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December 09, 2007

Reflections on a Reflection

Link: Reflections on a Remarkable Event « Remarkable Leadership.

Have you ever stood between two mirrors and seen your image repeated endlessly out to either side of you? This post is kind of like that: it's a post about a post about posts (some of which are about posts).

The link above is to Kevin Eikenberry's Remarkable Leadership blog, where he offers links to posts on other people's blogs about the 800CEOREAD Author Pow-Wow that he and I and a bunch of other folks attended last week.

The fact that so many of us are blogging about the event gives you some indication of the impact it had on us. I'm especially fond of Dan Roam's pictorial post assessing the pow-wow's life-altering quotient relative to other conferences.

Like others, I've been thinking about the conference quite a lot since leaving Chicago on Wednesday afternoon. At this point in my reflections, these are the things that have hit me hardest:

- Author as entrepreneur. I kind of knew this going into the pow-wow, but now I'm really clear that being a business book author - if you're serious about it - is like building any other business. You need a strategic vision that clarifies your hoped-for-future and includes strategies and tactics for getting there. The pow-wow was both a catalyst for this realization, and a feast of tools and insights to use in building my strategic vision.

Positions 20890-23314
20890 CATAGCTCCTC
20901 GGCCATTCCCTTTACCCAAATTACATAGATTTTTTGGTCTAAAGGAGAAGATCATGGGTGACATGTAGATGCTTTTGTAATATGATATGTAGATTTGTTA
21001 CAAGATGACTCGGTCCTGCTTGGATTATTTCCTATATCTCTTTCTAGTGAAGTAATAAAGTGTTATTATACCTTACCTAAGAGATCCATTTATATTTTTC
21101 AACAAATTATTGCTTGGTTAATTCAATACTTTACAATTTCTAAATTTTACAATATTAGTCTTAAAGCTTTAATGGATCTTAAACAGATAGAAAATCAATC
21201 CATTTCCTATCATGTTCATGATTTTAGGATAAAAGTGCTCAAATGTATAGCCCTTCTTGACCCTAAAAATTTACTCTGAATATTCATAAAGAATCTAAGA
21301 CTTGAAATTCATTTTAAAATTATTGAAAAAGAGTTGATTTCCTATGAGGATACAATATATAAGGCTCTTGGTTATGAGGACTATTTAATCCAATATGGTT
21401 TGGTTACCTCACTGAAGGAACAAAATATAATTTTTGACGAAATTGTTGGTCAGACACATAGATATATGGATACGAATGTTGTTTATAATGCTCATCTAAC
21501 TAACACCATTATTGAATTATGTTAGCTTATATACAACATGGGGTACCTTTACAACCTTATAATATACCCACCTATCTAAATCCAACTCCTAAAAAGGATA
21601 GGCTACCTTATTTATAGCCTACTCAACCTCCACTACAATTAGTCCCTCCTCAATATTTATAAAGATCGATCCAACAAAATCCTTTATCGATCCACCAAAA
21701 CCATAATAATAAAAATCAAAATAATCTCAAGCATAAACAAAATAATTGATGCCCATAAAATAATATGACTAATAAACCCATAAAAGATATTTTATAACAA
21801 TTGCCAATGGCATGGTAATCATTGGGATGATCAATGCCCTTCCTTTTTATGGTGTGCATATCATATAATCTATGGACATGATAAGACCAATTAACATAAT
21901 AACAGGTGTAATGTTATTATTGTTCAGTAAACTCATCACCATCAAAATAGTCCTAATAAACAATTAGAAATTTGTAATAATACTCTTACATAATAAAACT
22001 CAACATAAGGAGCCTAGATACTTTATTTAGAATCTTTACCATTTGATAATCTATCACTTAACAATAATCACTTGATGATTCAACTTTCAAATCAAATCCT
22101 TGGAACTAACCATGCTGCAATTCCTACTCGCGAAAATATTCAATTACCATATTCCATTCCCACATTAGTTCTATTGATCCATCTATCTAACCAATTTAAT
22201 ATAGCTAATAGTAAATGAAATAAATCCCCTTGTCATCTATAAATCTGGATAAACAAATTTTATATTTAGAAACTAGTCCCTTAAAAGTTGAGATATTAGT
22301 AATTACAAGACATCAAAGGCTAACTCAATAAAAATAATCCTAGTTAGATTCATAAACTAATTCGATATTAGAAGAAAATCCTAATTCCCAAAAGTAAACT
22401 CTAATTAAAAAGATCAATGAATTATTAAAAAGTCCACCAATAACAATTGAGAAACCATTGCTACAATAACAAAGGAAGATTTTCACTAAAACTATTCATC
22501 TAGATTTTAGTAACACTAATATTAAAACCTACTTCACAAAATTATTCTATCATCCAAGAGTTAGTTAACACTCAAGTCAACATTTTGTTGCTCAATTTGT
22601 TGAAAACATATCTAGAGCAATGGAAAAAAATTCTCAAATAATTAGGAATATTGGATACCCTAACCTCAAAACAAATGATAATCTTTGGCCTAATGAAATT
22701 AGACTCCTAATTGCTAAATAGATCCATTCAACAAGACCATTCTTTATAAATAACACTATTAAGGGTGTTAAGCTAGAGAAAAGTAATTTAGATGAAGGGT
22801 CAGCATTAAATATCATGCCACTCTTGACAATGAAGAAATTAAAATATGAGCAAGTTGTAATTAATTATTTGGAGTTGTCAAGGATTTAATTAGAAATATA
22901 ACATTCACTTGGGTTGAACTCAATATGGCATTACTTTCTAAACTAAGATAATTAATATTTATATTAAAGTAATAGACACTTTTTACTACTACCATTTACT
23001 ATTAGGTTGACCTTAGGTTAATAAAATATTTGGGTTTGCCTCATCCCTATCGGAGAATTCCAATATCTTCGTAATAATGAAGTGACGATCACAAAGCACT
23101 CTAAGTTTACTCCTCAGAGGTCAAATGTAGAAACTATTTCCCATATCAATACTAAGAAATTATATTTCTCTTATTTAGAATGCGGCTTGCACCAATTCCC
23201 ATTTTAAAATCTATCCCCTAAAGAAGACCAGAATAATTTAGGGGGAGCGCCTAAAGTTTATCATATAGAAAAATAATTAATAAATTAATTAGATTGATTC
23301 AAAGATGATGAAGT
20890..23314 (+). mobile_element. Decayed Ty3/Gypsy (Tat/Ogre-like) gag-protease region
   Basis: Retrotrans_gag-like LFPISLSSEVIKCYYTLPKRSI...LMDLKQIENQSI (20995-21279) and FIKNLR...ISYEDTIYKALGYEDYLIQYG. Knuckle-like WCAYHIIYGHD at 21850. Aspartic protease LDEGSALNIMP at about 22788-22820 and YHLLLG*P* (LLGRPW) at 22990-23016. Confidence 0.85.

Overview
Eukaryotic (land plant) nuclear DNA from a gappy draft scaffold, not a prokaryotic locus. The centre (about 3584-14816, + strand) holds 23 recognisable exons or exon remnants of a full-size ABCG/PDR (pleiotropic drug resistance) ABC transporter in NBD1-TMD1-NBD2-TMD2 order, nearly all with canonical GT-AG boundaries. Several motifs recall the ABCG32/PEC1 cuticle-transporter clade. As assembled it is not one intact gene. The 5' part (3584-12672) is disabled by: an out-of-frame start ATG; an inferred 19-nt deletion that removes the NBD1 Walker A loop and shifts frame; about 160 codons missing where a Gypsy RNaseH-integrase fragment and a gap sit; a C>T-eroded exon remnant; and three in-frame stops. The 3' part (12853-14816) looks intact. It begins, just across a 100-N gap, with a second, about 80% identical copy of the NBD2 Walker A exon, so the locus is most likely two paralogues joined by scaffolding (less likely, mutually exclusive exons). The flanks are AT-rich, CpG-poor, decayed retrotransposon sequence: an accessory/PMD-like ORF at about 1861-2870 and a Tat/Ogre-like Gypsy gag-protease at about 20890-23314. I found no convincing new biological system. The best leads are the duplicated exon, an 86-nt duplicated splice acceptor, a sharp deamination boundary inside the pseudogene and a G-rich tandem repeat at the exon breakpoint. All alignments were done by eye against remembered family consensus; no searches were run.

- We're still physical creatures: Because we now have the ability to communicate easily and immediately without being in the same place, we can fall into thinking that being with each other virtually is the same as being with each other physically. Interestingly, we don't apply this to personal relationships (hard to imagine a parent being content with a purely skype-and-email relationship with a college-bound child, or a wife feeling that texting and ichats provide sufficient intimacy with her husband). Social networks are fun and cool and serve many valuable purposes...but (IMHO) they will never offer all the benefits of simply being in the same room with another person.

- Cast your bread upon the waters. While I agree there are times when it's best to play your cards close to the chest, it's often - perhaps most often - the wiser choice to lay them down on the table. I loved the generosity of spirit demonstrated by every person there: authors, publishers, booksellers, publicists, branding folks. Everyone shared their wisdom and experience without reservation; I believe we each felt that we received much more than we gave.

- Lay your burdens down. I loved that people asked for help. Most of the attendees, including the presenters, were perfectly willing to share their areas of not knowing, and were curious as children in pursuit of "why" and "how." It was a delight to be in a room full of smart people trying to get smarter - as opposed to trying to prove themselves smarter than others.

These elements created an environment that combined safety and experimentation; vulnerability and strength; excitement and comfort; real seriousness and high good humor.

I'm counting the days till next year. Just out of curiosity: what's the most valuable conference or meeting you've ever attended - and why?

This photo - which I stole from Phil Gerbyshak; thanks, Phil - shows me preparing to be dazzled by Dan Roam's clarity and insight, while Bill Welter is stunned to find out how easy it is to create a blog on typepad...


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These are great reflections Erika - thanks for sharing them. I will be pondering your thoughts for the next several days as I begin to apply my lessons from the event.

Kevin Eikenberry
Author of Remarkable Leadership

Thanks, Kevin -

And one benefit I didn't mention; now we all have new (to us) and interesting blogs to read...


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